However because the keys have been identified by the key signature, you will make that application to all the notes. So in this case, the B and E shown in the image would need to be played on the black keys. The reason composers use key signatures is that they help make the music much easier to read. They also set the entire key for a piece and help with the entire harmonic structure of the music.

With proper practice using landmarks and counting intervals, anyone can figure out what notes to play in the sheet music. In the beginning stages of learning though, it helps to have some simple indicators so you know what to play. One thing beginner pianists can do is write down the note names on the actual sheet music. Labeling the note names next to or above the note can help make the learning process faster. Instead, focus on the notes that are particularly troublesome and use the labels as a reminder of what to play.

Note names can also be labeled on the piano keys themselves. Handy little note labels like these can be put on to the keys to help you make quick decisions while playing.

How to Play the Piano By Ear in 3 Easy Steps -

Equally important is labeling the finger numbers so you can work on the distance needed to travel to play a certain melody or harmony. In all types of sheet music, there is a wide range of instructive symbols that help the music sound a certain way.

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    Many previous students agree that Piano In 21 Days is one of the best piano lessons for beginners. Providing a step-by-step piano curriculum, you can easily learn how to play the piano in just 21 days. Piano In 21 Days is an online piano course that is perfect for the average person who wants to learn easy songs to play on piano , someone who is looking for a new hobby and a potential passion. This course is not, however, for people who enjoy sitting down for long, tedious practices and drills. Piano In 21 Days is also not recommended for people who only want to be able to play classical music and only classical.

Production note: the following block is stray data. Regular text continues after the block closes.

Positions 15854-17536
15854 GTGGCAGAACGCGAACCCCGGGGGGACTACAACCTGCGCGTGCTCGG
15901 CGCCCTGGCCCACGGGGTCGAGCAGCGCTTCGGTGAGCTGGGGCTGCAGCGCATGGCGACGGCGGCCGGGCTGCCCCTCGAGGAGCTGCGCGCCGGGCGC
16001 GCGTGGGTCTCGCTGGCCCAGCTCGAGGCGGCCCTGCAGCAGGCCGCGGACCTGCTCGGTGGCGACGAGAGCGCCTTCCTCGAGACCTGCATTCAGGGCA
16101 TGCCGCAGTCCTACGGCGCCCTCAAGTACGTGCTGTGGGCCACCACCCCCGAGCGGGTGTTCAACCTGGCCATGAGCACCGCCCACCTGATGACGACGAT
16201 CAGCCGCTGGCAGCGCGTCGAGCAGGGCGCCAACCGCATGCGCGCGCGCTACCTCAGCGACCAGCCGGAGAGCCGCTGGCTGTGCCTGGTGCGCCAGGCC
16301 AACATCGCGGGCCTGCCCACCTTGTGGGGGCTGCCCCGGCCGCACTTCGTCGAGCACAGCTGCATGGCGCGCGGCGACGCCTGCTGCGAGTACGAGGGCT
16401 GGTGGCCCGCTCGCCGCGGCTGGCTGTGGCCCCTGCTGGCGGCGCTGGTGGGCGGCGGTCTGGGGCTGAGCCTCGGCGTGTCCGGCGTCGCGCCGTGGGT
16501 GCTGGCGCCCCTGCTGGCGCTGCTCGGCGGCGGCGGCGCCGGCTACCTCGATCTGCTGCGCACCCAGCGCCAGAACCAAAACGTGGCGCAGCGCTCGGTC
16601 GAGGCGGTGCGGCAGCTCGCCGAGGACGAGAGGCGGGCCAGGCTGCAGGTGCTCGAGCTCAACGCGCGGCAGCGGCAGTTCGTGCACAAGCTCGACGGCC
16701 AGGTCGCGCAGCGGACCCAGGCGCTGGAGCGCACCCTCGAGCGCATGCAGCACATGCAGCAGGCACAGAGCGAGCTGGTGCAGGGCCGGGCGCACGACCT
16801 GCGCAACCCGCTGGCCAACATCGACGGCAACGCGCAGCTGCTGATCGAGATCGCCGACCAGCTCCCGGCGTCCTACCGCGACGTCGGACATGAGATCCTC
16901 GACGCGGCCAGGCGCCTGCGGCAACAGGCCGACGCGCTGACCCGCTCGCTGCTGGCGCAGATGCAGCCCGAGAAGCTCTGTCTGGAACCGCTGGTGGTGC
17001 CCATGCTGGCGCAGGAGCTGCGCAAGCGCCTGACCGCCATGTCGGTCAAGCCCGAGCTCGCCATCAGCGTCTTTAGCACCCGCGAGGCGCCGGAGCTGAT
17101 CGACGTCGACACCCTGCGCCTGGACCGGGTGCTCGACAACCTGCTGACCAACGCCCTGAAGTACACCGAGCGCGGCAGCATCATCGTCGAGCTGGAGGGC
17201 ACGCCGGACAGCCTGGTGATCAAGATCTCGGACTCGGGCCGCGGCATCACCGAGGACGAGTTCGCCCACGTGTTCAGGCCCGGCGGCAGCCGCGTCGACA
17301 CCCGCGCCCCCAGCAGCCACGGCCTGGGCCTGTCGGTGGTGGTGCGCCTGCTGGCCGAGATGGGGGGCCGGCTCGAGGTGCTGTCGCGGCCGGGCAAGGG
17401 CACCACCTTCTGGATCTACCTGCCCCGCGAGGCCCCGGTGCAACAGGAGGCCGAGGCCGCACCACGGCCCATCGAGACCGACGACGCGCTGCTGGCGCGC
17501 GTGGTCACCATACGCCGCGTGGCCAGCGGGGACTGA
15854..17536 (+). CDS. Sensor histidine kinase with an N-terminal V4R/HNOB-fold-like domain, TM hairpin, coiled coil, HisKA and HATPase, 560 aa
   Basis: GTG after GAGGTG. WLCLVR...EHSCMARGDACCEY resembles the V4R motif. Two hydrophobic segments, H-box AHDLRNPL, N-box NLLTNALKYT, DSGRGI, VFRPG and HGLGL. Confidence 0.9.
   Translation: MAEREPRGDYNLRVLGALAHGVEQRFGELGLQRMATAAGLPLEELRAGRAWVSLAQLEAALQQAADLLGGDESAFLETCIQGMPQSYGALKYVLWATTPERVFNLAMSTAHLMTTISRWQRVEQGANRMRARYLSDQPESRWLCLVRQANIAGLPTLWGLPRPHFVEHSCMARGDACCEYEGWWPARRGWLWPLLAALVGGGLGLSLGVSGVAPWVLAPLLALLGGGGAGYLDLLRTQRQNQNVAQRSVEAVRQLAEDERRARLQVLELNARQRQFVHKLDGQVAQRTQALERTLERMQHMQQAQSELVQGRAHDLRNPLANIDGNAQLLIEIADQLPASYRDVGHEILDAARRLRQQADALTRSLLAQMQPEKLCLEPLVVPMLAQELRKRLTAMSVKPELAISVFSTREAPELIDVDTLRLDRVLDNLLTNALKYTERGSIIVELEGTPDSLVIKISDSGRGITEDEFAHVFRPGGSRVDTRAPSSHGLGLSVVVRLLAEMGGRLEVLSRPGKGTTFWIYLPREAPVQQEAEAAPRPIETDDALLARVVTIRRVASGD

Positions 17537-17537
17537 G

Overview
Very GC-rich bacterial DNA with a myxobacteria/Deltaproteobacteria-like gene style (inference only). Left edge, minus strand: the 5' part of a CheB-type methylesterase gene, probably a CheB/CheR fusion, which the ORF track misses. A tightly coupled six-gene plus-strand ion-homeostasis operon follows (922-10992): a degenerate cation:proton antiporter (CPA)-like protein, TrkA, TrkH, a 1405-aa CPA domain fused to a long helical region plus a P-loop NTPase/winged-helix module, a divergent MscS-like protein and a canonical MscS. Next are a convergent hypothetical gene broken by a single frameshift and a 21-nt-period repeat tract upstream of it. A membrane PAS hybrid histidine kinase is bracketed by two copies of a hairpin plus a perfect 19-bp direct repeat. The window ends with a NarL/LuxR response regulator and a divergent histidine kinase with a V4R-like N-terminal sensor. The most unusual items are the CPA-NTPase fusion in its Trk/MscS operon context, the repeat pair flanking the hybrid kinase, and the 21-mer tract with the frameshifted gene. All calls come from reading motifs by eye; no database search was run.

Step 1: Get to know the keyboard with notes

    This online piano course is structured around teaching you the 20 percent of effort you need to achieve 80 percent of your results, which is perfect for the average person who is looking for a new hobby or creative outlet. Be prepared to dive into an easy, actionable online piano course that will teach you the framework you need to learn and play songs easily. You can even download a free guided workbook right now to help you get started. Knowing how to power through these plateaus are essential to maximizing your learning experience and feeling accomplished with your progress.

    These tips will help you overcome any obstacle you face in your lessons. These tips can still apply to people who are taking traditional lessons, but you may have to use these steps in your at-home piano practice instead of during the lesson itself. Online piano lessons are quickly becoming a popular way to learn how to play piano.